An electronic or mechanical device, or both, that connects with the nervous system and supplements or replaces functions lost by disease or injury.
A nerve cell that is responsible for transmitting and receiving information from other cells. Most neurons comprise dendrites, a cell body, and an axon.
Chemicals that are released by nerve cells at synapses and that influence the activities of other cells. Neurotransmitters may excite, inhibit, or otherwise influence the activities of cells.
Exogenous neurotrophic factor.
Any of a group of neuropeptides (such as nerve growth factor) that regulate the growth, differentiation, and survival of certain neurons in the peripheral and central nervous systems.
A protein that is expressed only by mature oligodendrocytes and that may be responsible for some of the inhibitory activity of myelin. Different fragments of Nogo cause growth cone collapse in a classic in vitro test of motility-inhibiting effects.
A type of glial cell in the brain and spinal cord. Oligodendrocytes wrap axons with myelin, which improves the speed and reliability of impulse conduction. These cells also produce substances that inhibit the regeneration of axons in the adult central nervous system.
Damage to cells caused by oxidants, or chemicals that capture electrons from other substances. The production of these substances increases during certain diseases and after a trauma or stroke and contributes to the secondary damage that follows these events.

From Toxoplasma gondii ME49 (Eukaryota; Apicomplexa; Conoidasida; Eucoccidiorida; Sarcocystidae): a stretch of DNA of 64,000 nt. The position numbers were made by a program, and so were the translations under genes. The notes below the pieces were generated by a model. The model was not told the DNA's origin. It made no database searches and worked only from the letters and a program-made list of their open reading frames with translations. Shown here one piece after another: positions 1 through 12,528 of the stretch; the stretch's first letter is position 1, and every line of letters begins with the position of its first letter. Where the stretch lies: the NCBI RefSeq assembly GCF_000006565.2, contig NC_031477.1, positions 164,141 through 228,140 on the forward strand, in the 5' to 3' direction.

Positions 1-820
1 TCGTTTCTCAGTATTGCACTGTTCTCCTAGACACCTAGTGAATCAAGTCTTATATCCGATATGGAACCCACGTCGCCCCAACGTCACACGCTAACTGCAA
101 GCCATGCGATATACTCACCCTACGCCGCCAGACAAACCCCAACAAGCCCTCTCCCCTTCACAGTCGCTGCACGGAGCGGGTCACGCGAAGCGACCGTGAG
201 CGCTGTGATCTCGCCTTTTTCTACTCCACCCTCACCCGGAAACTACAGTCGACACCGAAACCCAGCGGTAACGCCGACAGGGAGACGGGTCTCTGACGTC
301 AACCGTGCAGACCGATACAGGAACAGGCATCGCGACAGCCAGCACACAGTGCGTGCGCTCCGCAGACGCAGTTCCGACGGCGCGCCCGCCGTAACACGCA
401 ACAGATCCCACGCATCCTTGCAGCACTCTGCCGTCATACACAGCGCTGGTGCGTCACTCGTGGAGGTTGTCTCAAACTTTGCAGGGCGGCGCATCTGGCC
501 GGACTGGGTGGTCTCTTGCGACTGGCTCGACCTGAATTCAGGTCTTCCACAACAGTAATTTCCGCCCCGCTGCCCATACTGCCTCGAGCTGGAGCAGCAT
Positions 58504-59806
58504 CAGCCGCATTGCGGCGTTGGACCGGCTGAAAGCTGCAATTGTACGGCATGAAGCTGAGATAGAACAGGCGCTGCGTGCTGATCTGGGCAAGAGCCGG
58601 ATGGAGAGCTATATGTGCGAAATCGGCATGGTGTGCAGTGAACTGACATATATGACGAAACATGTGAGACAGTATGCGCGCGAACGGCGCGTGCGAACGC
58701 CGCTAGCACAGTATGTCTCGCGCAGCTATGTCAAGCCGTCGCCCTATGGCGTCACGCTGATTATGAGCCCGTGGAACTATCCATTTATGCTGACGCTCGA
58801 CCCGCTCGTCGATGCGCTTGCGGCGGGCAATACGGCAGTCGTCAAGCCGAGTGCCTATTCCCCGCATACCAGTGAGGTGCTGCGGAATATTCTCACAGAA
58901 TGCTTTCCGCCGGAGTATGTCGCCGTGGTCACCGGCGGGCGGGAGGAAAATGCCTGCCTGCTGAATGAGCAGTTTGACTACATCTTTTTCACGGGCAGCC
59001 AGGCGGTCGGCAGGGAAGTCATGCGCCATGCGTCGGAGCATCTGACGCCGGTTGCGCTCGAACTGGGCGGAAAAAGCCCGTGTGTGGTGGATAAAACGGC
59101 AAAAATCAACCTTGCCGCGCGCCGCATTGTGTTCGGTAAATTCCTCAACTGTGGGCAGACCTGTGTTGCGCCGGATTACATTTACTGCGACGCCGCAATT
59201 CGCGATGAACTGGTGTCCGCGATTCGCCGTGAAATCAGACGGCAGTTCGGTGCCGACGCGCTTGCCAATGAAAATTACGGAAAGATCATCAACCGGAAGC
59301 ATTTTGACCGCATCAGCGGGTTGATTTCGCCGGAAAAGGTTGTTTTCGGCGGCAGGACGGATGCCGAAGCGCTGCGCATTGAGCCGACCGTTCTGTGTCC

Federally supported research program project grant that is sponsored by the National Institutes of Health and that funds as many as three separate, multidisciplinary research projects that are based on a central research theme. Funding is limited to about $1 million each year in direct costs.
Federally supported center core grant that is sponsored by the National Institutes of Health and that provides funds to develop an infrastructure that supports centralized research, facilities, and resources. Core grants provide resources to investigators to help them achieve a higher level of productivity. Awards are limited to 5 years and about $500,000 in direct costs per year.
Federally supported specialized center grant that is sponsored by the National Institutes of Health and that provides funds for multi-investigator, multidisciplinary research. The purpose of the grant is to provide a higher level of integration that might not be achieved with individual research projects. Funding is limited to about $1 million each year in direct costs.
Paralysis of the lower half of the body with involvement of legs.
Peripheral nervous system (PNS)
The network of nerves outside the brain and spinal cord. Unlike nerves in the central nervous system, peripheral nerves can regrow after an injury.
An inert substance or inactive treatment given instead of a therapy that is being evaluated in a clinical trial.
The ability of neurons to modify the physical connections, thus changing the property of a neuronal circuit.
Any type of cell that spawns other cells.
Programmed cell death
Apoptosis (see above).
The unconscious perception relating to position, posture, equilibrium, or internal condition.
Enzymes that degrade proteins. Proteases are important regulators of cell function, but the inappropriate activation of proteases resulting from trauma can be harmful.
Any of numerous naturally occurring, extremely complex substances (such as an enzyme or antibody) that consist of amino acid residues joined by peptide bonds. They are essential constituents of all living cells that are translated from the organism’s RNA.
Proteins on the extracellular side of the cell membrane to which sugar moieties are attached.
Paralysis of all four limbs, also called tetraplegia.